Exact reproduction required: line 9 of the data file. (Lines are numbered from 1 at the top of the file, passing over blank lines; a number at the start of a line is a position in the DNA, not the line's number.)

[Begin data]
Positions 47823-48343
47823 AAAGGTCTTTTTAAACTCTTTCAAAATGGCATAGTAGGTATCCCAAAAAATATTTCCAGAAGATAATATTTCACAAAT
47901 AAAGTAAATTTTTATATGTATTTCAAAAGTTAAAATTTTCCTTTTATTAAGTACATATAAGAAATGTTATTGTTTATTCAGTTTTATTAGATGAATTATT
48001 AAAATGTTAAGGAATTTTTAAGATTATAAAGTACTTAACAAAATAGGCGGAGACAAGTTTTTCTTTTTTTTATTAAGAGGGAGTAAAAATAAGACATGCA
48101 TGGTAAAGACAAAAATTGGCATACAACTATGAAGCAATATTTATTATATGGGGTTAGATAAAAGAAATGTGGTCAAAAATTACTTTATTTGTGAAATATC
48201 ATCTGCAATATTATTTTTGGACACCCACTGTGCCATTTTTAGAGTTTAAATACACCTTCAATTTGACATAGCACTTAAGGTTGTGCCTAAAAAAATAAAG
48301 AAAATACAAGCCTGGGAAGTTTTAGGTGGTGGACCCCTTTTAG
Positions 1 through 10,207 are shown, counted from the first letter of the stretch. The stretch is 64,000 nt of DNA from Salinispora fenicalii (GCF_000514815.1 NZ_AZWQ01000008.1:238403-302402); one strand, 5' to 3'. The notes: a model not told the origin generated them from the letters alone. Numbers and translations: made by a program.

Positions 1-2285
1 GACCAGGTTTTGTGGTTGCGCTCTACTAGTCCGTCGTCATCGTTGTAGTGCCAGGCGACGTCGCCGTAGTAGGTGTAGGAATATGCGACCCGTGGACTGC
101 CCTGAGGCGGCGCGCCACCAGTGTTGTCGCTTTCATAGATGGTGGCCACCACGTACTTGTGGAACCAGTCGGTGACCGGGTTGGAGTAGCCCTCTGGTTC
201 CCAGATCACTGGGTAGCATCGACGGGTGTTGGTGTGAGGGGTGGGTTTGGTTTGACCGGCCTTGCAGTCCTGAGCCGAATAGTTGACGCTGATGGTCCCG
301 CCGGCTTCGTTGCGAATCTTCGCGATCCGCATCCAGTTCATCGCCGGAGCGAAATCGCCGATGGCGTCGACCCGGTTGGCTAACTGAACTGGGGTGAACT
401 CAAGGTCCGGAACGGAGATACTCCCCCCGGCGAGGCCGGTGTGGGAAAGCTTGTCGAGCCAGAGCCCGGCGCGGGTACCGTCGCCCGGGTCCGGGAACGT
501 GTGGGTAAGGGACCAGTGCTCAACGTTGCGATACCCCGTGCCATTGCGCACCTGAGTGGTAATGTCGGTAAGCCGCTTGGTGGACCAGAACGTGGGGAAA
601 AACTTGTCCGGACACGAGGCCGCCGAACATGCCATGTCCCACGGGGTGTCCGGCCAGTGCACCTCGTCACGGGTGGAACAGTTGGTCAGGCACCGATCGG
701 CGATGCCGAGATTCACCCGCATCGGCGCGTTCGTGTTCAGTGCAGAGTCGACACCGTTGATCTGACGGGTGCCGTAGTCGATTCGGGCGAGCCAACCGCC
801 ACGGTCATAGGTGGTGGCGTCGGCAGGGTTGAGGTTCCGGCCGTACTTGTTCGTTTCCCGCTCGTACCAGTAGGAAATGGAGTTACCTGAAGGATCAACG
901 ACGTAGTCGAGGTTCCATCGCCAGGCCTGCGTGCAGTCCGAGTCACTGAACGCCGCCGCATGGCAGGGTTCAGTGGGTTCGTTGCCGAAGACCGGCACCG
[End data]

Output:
Positions 1-2285